Montgomery Cairnes was born on April 15, 1789 in County Tyrone, Ireland. He was born in turbulent times. He was the 4th of 7 children.
It was the year of the French Revolution and that struck terror in the heart of those powerful families in Ireland that supported the British Monarchy and way of life. There were real fears that France may invade Ireland and help the Irish republicans .
Below are some wiki details of the times. One can understand why many of the landed gentry encouraged their sons to join the officer class.
“In 1789 the French Revolution occurred during which French peasants overthrew the monarchy. Out of the bloodshed emerged a new democratic French republic. For many peasant people across Europe, this new democracy concept was very appealing, since it gave the power to them and not to the aristocracy. In 1791, the newly installed French government offered military assistance to any group who wanted to overthrow their own King. This was very worrying for the surrounding monarchies of England, Spain, Germany and Austria and war soon broke out between them and France.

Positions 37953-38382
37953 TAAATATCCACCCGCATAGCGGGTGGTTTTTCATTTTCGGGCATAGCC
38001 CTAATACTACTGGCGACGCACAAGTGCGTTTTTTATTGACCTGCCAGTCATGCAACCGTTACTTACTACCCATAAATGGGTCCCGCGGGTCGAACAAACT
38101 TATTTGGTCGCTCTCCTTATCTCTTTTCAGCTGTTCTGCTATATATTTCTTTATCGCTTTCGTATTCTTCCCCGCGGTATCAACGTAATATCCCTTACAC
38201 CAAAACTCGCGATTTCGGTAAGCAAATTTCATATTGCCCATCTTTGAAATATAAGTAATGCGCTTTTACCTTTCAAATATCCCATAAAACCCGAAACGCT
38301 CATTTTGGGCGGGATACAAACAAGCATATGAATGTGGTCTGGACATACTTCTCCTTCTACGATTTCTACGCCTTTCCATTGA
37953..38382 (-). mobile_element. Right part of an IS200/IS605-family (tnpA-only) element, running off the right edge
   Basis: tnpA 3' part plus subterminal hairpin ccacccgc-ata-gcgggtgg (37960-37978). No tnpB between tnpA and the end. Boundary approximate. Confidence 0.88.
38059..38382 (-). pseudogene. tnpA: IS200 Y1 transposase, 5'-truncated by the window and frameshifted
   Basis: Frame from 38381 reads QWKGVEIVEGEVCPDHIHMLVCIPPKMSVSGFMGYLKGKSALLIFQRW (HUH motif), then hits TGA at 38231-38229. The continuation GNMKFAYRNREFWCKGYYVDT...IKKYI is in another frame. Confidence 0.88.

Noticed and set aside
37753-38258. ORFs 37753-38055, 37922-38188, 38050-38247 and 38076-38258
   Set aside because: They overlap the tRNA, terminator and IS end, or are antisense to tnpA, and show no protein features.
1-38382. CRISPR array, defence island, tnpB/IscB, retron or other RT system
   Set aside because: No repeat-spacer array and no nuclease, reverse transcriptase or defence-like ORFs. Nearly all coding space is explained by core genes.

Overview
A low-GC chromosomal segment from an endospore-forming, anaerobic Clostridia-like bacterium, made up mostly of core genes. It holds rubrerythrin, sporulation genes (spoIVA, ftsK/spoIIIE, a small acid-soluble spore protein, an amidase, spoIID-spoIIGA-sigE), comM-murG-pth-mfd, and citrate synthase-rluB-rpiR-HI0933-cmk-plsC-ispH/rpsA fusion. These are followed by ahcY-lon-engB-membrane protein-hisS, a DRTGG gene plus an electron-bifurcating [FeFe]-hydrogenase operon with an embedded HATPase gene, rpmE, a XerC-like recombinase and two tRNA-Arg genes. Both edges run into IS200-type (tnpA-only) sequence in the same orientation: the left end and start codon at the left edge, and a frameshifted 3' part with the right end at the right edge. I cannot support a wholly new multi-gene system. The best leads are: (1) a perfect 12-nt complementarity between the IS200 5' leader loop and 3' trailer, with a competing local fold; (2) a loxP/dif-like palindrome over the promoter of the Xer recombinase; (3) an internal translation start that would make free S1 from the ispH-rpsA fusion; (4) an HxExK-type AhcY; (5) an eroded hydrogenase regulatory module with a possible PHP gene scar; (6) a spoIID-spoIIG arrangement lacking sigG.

At the same time, a new organisation was formed in Ireland. Under Wolfe Tone, the United Irishmen (who consisted of Protestants and Catholics alike) declared their belief in a peaceful future for Ireland in which Protestants and Catholics could live together in peace and with equality. They wanted to set up a French-styled democratic republic in Ireland, which was independent of Britain. They quickly gained support, although some, most notably the newly-formed Orange Order which was set up to preserve loyalty to the monarchy, were against them.
Supporting French Republicanism was seen as treasonous by the British considering they were at war with France. Also, Britain was a constitutional monarchy, which meant that the King did not have absolute power. Therefore the British regarded themselves as already democratic. Because of these facts, the British saw the United Irishmen as a national threat to be disposed of.